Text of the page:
The OP stated he's not a seasoned diagnostician, he's having to rely on paid third parties to solve this vehicles issues & that' doesn't appear to be happening.

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White93z34

Because shops are by and large parts changers and not technicians. Its also not OBD 2 so it may as well be hieroglyphics to many at this point

For something like this its IMO largely unnecessary to even poses a scantool, its a really simple EFI system. I did diagnosis on this sort of thing for many years before I bought a scantool.

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55trucker

That position is fine for the individual who troubleshoots his own vehicles,  for the shop manager who is faced with a comeback  it's unacceptable for the customers vehicle to leave without having been properly checked over before handing the keys back to the owner. I'm left with the opinion that the car wasn't properly real time tested on the road to look for reocurring codes which is precisely what happened.

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White93z34

Obviously, that is the case. Just because you can work at a shop, change parts and dress the part doesn't mean you can troubleshoot anything.

[anecdotal evidence] I just had my new to me Outback in the dealership for the Takata recall, it also had a flashing Brake lamp that seems to indicate something with the electronic park brake, asked them to check that out when it was in. They fixed something or other related to that but also said it had a bad brake lamp switch that was causing it, $250 to change that please. I said no thanks I'll check it out. 2 burned out lamps later the car is fine, cost me $7 in light bulbs. Draw your own conclusion... [/anecdotal evidence]

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mfewtrail

Was the code 45 present before the injector installation? What injectors did you use?

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White92Cutlass
On 5/18/2020 at 8:06 AM, White93z34 said:

It sounds like the car is dumping fuel, WHY its dumping fuel is what i'd be looking into.

In order I'd check, and before anyone gives me shit i'm using the service manual as a guide.

- Coolant temp sensor, probably a bit tricky to check if you don't have a scantool of some kind but if its showing -40* it will basically be dumping fuel at an alarming rate.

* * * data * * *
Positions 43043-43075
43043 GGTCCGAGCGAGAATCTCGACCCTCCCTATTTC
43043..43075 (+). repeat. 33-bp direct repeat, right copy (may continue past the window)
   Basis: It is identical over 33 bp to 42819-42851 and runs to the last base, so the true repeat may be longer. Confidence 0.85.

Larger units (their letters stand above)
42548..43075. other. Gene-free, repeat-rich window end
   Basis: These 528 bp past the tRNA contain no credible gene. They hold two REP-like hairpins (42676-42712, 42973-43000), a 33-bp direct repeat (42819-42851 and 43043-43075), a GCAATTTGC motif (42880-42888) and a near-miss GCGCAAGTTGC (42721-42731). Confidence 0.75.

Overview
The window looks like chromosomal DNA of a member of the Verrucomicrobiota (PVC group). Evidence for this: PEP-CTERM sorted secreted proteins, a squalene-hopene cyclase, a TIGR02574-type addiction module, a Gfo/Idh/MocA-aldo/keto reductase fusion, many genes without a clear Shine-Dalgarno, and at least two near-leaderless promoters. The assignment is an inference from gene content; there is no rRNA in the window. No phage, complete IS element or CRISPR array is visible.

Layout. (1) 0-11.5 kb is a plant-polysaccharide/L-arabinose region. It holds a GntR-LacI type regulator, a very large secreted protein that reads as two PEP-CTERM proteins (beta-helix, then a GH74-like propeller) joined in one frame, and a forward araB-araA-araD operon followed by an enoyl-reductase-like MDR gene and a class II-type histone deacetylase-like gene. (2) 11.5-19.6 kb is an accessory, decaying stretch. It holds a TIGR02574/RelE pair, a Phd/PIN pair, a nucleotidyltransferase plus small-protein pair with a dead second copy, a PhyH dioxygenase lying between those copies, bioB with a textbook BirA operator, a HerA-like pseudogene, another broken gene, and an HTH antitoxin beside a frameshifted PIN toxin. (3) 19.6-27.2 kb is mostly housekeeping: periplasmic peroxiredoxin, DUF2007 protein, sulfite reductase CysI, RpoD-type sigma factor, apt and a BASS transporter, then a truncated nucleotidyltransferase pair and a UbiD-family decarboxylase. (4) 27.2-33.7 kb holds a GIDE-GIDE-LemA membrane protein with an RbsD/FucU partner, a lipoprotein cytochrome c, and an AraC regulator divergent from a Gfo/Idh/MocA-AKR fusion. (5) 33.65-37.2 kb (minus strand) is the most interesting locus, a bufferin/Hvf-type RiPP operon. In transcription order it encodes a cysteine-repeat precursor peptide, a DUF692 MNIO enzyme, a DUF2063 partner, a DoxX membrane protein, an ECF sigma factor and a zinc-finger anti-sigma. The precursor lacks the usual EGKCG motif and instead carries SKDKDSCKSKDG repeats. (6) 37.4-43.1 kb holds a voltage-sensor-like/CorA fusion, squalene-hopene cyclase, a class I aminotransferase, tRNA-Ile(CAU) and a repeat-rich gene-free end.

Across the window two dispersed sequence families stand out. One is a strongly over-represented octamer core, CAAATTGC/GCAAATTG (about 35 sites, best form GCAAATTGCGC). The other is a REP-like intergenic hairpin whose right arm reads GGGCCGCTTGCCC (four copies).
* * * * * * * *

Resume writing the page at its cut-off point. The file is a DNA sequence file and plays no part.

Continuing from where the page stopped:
- Fuel pressure regulator, check the vacuum line for gasoline, I'll usually take it a step further and make sure the bladder in it is good with a small hand vacuum pump, they're cheap and you'd be amazed how useful they are. if it can hold -15in its good if it leaks down immediately its bad.

-Check fuel pressure at the rail and see how long after the engine is shut off that pressure drops off. it will drop off, but if it falls like a rock you have issues. 

- The manual says to check TPS performance, again kind of difficult if you don't have a scantool. you can kind of ghetto check with a multimeter on the signal line, that should give you a rudimentary idea if its operating linearly or not. I rather doubt this is the issue.

- The manual calls out checking EGR... I think by 92' it was a digital EGR. might be a bit harder to verify if its staying open or not. you could trace the EGR valve out on a coke can or sheet gasket and make a block off plate of sorts to sandwich in between for testing if you don't have a spare on hand.

 

Coolant temp sensor was replaced with a known good one from parts car earlier this month. Fuel pressure/fuel pressure regulator have been checked and are fine. TPS is brand new (shop installed). Pulled known good EGR valve from parts car, haven't installed it yet.

 

 

 

Edited by White92Cutlass

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White92Cutlass
On 5/19/2020 at 5:07 AM, mfewtrail said:

Was the code 45 present before the injector installation? What injectors did you use?

Yes, code 45 was present before the injectors were replaced (Rock Auto injectors) along with codes 33 and 35. After the previously mentioned parts were installed, it got full power back, stopped smoking like a freight train (white smoke), stopped smelling strongly of gas from the exhaust and code 33 and 35 disappeared. Now it just pulls code 45 and dies frequently when taking off from a stop when in drive or reverse.